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Kennedy Frustrated with Legislature and Jindal Administration

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Sometimes it’s hard to tell which irritates State Treasurer John Kennedy more: the Legislature or the Governor.

Speaking to the Baton Rouge Press Club Monday, Kennedy said he believes the legislature improperly passed several tax measures this spring.

“The Legislature couldn’t get a 2/3 vote, so they just decided to get a legal opinion that it only takes a majority vote.”

He also aired some of his dissatisfaction with Gov. Bobby Jindal.

“The Governor has done many good things, but finances is not one of them.”

Kennedy, who teaches constitutional law at LSU, spoke at length on his opinion of a lawsuit filed by the Louisiana Chemical Association. It challenges the constitutionality of HCR 8, which achieved final passage by a simple majority, with less than two minutes remaining on the final day of the session.

“A two-thirds vote is required for all tax matters,” Kennedy maintains, referring to both the 1974 Constitution, and the records from that Constitutional Convention.

And he predicts the LCA suit won’t be the only one.

“There will probably be other lawsuits filed, depending upon how well the initial suit goes.”

Kennedy is also upset about an attempt to sell off the old Charity Hospital in New Orleans, with little or no public scrutiny.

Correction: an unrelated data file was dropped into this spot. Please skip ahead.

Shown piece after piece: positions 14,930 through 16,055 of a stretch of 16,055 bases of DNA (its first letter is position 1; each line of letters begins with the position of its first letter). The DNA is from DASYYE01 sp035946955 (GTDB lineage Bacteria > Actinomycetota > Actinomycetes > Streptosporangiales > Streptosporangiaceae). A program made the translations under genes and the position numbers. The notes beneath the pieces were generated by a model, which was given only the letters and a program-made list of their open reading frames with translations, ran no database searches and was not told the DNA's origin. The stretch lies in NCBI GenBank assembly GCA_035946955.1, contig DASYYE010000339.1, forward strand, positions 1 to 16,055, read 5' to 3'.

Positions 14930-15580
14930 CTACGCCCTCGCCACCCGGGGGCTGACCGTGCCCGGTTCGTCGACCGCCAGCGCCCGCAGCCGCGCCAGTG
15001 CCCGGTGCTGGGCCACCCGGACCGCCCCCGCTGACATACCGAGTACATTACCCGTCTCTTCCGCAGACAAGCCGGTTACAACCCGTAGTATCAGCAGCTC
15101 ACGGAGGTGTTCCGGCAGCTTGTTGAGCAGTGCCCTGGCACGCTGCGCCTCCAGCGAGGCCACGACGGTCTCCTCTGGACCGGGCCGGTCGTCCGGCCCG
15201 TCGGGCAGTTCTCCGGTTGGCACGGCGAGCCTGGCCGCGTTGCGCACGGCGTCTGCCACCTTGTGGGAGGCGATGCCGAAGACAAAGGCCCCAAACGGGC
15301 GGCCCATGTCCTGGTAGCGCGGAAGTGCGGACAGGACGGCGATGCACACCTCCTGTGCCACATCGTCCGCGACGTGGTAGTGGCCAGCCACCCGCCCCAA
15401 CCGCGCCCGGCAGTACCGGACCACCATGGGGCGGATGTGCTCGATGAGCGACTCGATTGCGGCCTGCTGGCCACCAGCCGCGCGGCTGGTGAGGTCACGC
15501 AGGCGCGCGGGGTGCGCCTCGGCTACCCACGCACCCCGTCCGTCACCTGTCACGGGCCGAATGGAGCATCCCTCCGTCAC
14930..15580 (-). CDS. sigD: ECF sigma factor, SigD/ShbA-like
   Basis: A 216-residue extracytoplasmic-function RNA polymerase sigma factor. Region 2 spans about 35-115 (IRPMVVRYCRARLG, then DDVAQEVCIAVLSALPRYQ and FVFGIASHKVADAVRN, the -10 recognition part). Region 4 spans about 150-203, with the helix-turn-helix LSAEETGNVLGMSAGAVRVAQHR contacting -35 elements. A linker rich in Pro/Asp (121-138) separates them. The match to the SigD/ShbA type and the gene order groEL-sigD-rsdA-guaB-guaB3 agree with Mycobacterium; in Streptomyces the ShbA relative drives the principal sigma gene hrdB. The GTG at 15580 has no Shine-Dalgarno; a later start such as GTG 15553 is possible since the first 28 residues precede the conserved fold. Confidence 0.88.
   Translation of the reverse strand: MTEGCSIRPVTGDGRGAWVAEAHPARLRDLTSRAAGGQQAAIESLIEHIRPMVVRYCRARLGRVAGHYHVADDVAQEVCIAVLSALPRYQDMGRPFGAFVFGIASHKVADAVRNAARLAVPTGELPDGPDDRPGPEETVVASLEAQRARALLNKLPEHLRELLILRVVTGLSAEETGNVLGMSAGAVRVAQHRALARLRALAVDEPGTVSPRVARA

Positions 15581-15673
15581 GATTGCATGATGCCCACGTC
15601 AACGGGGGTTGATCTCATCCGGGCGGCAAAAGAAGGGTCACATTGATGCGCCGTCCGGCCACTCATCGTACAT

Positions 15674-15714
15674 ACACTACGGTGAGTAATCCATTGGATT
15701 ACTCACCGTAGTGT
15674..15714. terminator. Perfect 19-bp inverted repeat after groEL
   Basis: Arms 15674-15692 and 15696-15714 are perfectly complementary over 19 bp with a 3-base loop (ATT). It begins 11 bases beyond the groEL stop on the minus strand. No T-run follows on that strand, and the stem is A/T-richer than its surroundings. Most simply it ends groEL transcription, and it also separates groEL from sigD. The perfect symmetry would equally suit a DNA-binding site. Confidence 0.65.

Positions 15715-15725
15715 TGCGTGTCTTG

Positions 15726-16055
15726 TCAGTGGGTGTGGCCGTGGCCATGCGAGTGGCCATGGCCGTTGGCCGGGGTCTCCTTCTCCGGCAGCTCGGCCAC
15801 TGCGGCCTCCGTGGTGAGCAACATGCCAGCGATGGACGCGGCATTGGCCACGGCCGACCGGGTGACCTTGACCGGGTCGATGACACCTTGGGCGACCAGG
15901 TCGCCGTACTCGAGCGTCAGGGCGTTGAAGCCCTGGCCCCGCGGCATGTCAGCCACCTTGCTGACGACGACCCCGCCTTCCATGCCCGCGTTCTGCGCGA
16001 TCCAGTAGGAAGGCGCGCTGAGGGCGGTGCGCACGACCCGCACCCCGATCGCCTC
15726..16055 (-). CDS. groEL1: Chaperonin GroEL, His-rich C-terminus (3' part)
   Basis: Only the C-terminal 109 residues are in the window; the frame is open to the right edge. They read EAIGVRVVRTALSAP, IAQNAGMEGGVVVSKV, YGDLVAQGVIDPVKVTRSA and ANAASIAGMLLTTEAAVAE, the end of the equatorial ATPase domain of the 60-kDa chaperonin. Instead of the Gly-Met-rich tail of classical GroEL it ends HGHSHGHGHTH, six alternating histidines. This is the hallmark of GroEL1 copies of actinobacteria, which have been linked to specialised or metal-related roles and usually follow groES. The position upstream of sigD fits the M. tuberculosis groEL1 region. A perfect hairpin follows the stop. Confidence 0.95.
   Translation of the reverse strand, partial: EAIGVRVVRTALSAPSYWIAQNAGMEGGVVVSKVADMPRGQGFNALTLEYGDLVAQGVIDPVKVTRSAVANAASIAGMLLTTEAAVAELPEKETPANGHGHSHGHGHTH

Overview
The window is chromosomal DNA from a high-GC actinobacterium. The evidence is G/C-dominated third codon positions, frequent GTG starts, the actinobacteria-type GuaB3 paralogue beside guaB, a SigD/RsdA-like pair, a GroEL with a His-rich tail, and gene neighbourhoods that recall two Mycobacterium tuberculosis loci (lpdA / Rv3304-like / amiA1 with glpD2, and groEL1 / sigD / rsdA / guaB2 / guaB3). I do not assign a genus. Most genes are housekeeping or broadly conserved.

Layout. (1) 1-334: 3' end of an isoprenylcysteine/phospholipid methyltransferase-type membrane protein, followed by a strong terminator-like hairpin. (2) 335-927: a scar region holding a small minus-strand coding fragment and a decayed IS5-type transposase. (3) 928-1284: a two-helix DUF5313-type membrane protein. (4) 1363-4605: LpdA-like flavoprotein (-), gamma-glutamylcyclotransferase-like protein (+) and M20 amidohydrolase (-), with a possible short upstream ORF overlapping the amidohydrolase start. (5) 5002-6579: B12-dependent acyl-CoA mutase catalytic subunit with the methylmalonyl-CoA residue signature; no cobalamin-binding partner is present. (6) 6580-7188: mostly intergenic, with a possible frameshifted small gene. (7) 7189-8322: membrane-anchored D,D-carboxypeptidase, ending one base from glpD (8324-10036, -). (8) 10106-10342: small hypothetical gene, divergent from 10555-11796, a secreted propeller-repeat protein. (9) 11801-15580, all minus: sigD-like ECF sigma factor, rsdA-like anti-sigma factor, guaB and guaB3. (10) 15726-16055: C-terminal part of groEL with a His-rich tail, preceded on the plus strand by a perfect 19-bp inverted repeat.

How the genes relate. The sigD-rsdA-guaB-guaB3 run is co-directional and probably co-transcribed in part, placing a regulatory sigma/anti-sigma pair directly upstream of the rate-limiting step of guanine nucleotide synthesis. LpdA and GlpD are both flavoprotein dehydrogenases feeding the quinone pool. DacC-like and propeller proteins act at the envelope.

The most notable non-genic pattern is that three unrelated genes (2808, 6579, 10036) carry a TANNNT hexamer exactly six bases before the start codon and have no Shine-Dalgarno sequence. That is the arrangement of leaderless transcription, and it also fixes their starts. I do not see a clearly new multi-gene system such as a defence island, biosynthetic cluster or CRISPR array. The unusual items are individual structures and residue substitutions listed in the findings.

“Commissioner Nichols, presumably with the Governor’s permission, just went out, did an RFP. The proposals came in. They’re secret. The press had to file a public records doctrine to get copies,” Kennedy said.

“I’m afraid the Governor and the Commissioner on their way out the door are going to take the position -- which I think is erroneous -- that they have unfettered discretion to do whatever they want to with a state asset, and therefore they’re gonna sell that building.”

The proposals include one to purchase the building for $30-million, and several others to lease it. All of the proposals include expectation of receiving state tax breaks to help offset the cost of economic redevelopment of the Art Deco-era building.

The administration says they could make a recommendation on the property within six weeks. Kennedy wants the decision left up to the next governor.